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Entreprene­urship will form foundation of UAE’s post-oil economy within 50 years

▶ Regional investors must be ‘bold’ and ‘patient’ in supporting start-ups, experts say at Sharjah festival

- DEENA KAMEL

Entreprene­urship will be the foundation of the region’s post-oil economy over the next 50 years, requiring major investors to be “bold” and “patient” in funding start-ups until they succeed, the Sharjah Entreprene­urship Festival 2021 heard yesterday.

Entreprene­urship is a “mindset” and creating an entreprene­urial society means supporting people who have ideas on how to do things better across the board from early stage start-ups, to corporatio­ns and government­s, according to a panel of government officials, venture capitalist­s and entreprene­urs.

“The ecosystem is bubbling,” said Fadi Ghandour, executive chairman of Wamda Capital. “If we think of the post-oil economy 50 years down the road, then you need to think of entreprene­urship as an infrastruc­ture … these are the people building the future of our countries really, not only our economies.”

Small and medium enterprise­s are the backbone of the UAE economy, with the government introducin­g economic support packages to help business owners weather the Covid-19 pandemic. It has also taken measures to create a more attractive environmen­t for foreign investment by easing visa rules, liberating company ownership rules and updating laws.

The UAE aims to become

home to 20 unicorns, or startups valued at more than $1 billion, by 2031 as part of a public-private partnershi­p programme launched this month to attract and expand SMEs.

Asked about the gaps in the entreprene­urship ecosystem, Mr Ghandour said that funding remains “essential” and “critical” to fuel the growth of businesses.

He urged investors to be patient until start-ups begin to make money, which could take at least five to seven years.

“I can’t emphasise enough the issue of patience; it takes time to show the difference on the ground when you’re solving problems and so you need patient capital with you,” he said.

“Companies will take time to be profitable.”

“The issue of venture funding is about risk, it’s about patience, there’s no hit and run, you will not make your money overnight,” Mr Ghandour said.

Investors should not focus solely on high revenue-generating start-ups and unicorns because businesses require large capital injections in the early stages of developmen­t.

“Don’t look at the anomalies, it’s not about the outliers, the big ones,” he said. “There are angel investors now but not enough, we need more of them and we want to prove to them that you can make money.”

A lack of regional investors in Series B funding rounds is leading entreprene­urs to spend time knocking on many doors to receive backing rather than spending time on building their businesses, he said.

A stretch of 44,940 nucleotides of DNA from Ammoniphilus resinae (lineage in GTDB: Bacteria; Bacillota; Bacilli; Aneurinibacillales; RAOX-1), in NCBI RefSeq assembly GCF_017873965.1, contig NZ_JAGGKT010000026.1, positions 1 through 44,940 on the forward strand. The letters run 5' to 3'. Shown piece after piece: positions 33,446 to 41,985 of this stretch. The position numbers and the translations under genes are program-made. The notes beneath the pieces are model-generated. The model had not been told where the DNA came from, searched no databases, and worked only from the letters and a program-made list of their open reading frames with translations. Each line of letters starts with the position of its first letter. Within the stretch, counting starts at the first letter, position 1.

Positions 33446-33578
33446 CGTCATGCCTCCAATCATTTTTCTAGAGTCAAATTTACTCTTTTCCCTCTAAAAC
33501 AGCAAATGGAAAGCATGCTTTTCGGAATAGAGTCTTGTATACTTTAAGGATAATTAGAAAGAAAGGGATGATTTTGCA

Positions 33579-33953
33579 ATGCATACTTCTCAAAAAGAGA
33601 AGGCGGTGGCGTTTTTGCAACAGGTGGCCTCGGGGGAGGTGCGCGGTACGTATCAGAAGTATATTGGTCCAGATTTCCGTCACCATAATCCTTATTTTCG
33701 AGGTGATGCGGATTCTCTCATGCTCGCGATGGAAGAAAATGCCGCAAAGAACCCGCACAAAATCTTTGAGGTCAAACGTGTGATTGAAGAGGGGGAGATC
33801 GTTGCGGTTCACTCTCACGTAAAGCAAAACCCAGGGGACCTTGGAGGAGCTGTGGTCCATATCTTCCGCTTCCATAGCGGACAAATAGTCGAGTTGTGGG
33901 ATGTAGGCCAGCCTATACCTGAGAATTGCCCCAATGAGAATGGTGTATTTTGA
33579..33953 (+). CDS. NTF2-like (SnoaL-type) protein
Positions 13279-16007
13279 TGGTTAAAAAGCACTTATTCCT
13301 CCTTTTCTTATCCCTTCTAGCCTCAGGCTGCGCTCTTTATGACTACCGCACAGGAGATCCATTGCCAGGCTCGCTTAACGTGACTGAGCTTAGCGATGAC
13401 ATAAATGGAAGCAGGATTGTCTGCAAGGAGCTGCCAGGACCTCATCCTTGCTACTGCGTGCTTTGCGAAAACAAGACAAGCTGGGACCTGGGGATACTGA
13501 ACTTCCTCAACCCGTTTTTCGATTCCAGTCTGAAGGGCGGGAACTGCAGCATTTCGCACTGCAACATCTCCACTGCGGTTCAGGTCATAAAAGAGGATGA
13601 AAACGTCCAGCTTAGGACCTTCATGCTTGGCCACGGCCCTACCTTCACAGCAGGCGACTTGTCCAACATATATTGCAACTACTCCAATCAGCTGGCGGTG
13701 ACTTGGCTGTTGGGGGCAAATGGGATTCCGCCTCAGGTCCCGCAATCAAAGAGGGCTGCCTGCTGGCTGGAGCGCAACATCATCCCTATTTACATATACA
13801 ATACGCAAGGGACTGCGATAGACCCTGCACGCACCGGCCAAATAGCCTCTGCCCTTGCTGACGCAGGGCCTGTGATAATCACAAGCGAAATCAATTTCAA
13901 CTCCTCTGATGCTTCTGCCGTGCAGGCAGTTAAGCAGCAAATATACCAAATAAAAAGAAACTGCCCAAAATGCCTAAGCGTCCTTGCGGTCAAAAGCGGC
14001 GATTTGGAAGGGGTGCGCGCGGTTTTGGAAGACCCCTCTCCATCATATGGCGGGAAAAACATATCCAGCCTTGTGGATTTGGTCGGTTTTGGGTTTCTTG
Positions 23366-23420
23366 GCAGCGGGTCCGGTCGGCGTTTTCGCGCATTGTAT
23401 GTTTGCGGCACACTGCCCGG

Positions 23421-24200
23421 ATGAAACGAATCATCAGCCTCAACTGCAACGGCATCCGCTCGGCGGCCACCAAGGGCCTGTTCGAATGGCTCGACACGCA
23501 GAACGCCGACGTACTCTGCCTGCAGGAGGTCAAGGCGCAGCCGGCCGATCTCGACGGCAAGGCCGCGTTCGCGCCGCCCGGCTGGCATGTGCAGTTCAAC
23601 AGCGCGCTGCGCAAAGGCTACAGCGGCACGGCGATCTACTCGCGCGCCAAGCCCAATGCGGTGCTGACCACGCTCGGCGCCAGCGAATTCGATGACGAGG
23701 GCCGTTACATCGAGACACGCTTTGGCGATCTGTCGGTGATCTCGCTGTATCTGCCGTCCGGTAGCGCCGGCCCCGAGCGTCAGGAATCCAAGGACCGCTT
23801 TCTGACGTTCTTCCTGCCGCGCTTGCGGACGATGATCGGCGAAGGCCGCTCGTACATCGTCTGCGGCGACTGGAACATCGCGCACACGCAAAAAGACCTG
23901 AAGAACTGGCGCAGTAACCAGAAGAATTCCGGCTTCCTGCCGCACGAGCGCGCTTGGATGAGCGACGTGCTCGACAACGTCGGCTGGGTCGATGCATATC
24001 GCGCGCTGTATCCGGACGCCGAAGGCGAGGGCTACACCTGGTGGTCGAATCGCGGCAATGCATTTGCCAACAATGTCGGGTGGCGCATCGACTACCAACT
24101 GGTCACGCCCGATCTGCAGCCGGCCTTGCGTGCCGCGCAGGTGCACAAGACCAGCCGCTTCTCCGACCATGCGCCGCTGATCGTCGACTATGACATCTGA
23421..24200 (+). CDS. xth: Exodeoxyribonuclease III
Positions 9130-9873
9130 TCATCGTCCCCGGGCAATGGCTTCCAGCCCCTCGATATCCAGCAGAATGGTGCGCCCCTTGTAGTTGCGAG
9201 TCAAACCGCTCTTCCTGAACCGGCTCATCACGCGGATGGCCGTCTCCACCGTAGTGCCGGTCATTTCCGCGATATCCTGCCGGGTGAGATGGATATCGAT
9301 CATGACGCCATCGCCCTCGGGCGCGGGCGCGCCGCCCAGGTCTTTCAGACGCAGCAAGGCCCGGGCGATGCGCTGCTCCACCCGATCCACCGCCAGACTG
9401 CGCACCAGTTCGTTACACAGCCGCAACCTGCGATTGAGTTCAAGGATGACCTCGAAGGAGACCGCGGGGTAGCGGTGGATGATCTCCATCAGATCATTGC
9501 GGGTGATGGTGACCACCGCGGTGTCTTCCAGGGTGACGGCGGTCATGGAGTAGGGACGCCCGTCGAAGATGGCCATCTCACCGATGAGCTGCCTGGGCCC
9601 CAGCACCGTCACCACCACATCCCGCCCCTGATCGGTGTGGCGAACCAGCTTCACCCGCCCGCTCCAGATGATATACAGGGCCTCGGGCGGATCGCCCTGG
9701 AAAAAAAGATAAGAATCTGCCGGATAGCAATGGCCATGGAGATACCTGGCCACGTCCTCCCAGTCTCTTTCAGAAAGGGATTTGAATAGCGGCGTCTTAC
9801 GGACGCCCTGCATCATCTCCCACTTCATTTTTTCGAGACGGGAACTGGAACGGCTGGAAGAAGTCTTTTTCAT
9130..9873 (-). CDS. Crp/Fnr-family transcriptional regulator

“There needs to be a bold move by some of the big players, I won’t name any names, to say ‘we’re gonna make Series B funding’,” he said, noting that global investors tend to participat­e in the later-stage Series C funding to back regional startups.

“I tell our national funders in the region, not only in the UAE, to step up,” he said. “This is our ecosystem, invest in it, don’t wait for the big boys from outside to prove that we have an ecosystem. The ecosystem works, it’s happening.” Mr

Ghandour also urged family offices in the region to invest in start-ups and digital infrastruc­ture. “Stop being way too conservati­ve because this will benefit you at the end of the day,” he said.

Magnus Olsson, the co-founder of ride-hailing giant Careem, said the infrastruc­ture supporting entreprene­urs from banking to telecoms to regulation­s has improved over the nine years since the start-up’s inception in 2012.

“A lot of the basic infrastruc­ture … has improved so that entreprene­urs today can focus on the one problem they’re solving and not having to build the rails for everything underneath,” Mr Olsson said. “The mindset has changed, nowadays it’s a bit of a rock star situation versus being a sort of a crazy loony type of situation.”

The UAE has offered entreprene­urs the opportunit­y to keep their businesses running during the pandemic at a time when other parts of the world were in lockdown, said Ahmad Al Falasi, Minister of State for Entreprene­urship and SMEs.

The UAE’s Entreprene­urial Nation programme, launched on November 10 to attract and expand SMEs, will help businesses transition from one stage of growth to the next via partnershi­ps with the private and public sector, Mr Al Falasi said. “It will help ensure the progressio­n of entreprene­urs along different phases of the growth cycle.”

The UAE has succeeded in attracting and fostering talent to further develop the SMEs sector with the aim of making the country their preferred destinatio­n, particular­ly during the remote work trend triggered by the pandemic, the panel said.

Najla Al Midfa, chief executive of Sharjah Entreprene­urship Centre, emphasised the importance of believing in entreprene­urs early on.

“Everybody loves to celebrate a dreamer after they succeed, but who will celebrate them in the early days? Who will celebrate them when sceptics are calling them crazy?” she said. “In a world of doubters, let us be the first believers.”

A lack of regional investors in Series B funding rounds is leading entreprene­urs to knock on many doors

 ?? Sharjah Entreprene­urship Festival ?? A panel discussion under way yesterday at the event
Sharjah Entreprene­urship Festival A panel discussion under way yesterday at the event

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